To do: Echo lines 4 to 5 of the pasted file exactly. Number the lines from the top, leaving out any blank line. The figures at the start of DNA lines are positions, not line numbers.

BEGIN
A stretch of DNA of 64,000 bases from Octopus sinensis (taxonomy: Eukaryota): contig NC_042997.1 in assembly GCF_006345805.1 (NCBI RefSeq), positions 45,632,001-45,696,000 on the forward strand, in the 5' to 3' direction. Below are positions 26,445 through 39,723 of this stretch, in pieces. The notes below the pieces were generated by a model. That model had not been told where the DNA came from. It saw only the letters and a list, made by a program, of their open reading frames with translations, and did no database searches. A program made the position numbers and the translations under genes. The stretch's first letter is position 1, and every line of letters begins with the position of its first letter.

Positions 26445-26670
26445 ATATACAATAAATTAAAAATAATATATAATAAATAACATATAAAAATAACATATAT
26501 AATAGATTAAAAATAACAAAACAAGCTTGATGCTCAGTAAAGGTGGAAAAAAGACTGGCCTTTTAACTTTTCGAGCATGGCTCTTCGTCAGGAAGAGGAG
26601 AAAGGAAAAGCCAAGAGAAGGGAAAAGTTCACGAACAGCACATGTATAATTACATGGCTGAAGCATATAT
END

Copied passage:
26501 AATAGATTAAAAATAACAAAACAAGCTTGATGCTCAGTAAAGGTGGAAAAAAGACTGGCCTTTTAACTTTTCGAGCATGGCTCTTCGTCAGGAAGAGGAG
26601 AAAGGAAAAGCCAAGAGAAGGGAAAAGTTCACGAACAGCACATGTATAATTACATGGCTGAAGCATATAT